Picture of FEL Center

Welcome to the W. M. Keck Vanderbilt

Free-electron Laser Center

Picture of FEL

 


Budget Cuts Cause FEL Center to Shutdown

From Director Dave Piston:

In November 2007, the Department of Defense appropriations bill significantly reduced the allocation for the Medical Free-electron Laser (FEL) program. After discussions with the University leadership, we have made the decision to begin shutting down the operation of the Mark III mid-IR FEL in June 2008. Several key military medicine projects will continue through 2008, and it is our top priority to support our graduate student trainees until they finish their degrees.

The entire FEL research team, and in particular the Center staff, is extremely proud of their accomplishments over the last 20 years, including the first human surgery with the FEL, over 500 publications in peer-reviewed journals, and more than 50 patents. The breadth and depth of this research is well beyond what could have been predicted when the center started in 1988.


Dave Piston, FEL Center Director

Main office, 615-343-6146

The Center is dedicated to the production of photons at many different wavelengths for use in a variety of experiments. This includes the Free-electron laser (FEL) which can deliver 2-9 micron infrared light for use in experiments that include surgery (especially the cutting of soft tissue at 6.45 micron), mass spectroscopy of large biomolecules (MALDI), near-field imaging (NSOM), and study of semiconductor bands and properties.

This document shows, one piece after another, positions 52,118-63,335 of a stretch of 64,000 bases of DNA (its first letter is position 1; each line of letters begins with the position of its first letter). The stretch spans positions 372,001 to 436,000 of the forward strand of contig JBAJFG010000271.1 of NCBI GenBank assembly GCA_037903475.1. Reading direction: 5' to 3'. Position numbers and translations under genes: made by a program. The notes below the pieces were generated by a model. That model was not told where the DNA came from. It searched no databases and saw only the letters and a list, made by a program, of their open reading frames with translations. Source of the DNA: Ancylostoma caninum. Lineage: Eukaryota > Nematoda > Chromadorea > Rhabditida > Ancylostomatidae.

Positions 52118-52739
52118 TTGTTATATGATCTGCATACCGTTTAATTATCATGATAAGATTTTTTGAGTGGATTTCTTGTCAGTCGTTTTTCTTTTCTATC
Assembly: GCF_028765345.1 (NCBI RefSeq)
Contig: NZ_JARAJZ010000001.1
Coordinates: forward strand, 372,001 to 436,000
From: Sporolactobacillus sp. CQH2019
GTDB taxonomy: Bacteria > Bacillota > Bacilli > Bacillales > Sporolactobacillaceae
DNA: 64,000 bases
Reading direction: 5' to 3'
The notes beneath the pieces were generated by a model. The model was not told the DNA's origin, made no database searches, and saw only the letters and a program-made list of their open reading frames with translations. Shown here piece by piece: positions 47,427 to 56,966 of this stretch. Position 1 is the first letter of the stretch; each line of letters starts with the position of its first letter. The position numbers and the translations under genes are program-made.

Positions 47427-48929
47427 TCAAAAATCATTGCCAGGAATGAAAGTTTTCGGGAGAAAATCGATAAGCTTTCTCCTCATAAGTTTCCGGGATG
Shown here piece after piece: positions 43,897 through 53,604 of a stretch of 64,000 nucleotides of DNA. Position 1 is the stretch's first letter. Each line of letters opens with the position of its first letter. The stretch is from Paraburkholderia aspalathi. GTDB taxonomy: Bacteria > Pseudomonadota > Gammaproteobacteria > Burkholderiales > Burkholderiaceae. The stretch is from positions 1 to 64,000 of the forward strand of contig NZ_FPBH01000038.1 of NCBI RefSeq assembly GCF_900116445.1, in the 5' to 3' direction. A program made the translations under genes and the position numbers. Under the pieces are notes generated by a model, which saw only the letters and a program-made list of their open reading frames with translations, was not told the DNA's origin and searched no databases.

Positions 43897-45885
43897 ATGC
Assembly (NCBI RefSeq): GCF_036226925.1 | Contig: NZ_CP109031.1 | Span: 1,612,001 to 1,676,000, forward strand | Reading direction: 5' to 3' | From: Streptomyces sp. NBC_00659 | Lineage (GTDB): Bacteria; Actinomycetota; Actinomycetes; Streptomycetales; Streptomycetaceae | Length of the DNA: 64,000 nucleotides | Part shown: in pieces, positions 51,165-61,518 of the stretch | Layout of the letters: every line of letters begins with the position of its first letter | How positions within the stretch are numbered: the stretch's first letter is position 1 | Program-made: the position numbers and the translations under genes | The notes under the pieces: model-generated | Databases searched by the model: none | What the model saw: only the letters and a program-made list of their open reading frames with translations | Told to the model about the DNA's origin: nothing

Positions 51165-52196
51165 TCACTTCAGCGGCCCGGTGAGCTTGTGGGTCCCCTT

There is currently a dedicated monochromatic xray device based on Compton back-scattering that is being constructed, following the success of a proof-of-principle experiment in which the FEL laser was backscattered off the FEL electron beam . This will be useful for imaging, especially low-dose, high-contrast imaging of tumors. It should also be interesting, as all the xrays arrive within 8 ps, to image fast moving machinery like turbine engines. The Center also runs two optical parametric generators that cover wavelength ranges from UV to the mid-infrared. The micropulse structure mimics that of the FEL, with much lower average power, and with longer times between micropulses to allow cooling.

Imaging, in many different ways and applications, is also a focus of the Center. The Center and collaborators run a near-field scanning optical microscope currently adapted to the FEL, a scanning optical coherence tomography system useful for in vivo imaging, and several conventional optical microscopes. The Center also has plans to build a two-photon confocal microscope.

Addresses:

410 24th Avenue
Nashville, TN 37212
Box 1816, Stn B
Nashville, TN 37235

Comments and questions can be addressed to

b.gabella@vanderbilt.edu

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Updated January 18, 2008. Bill Gabella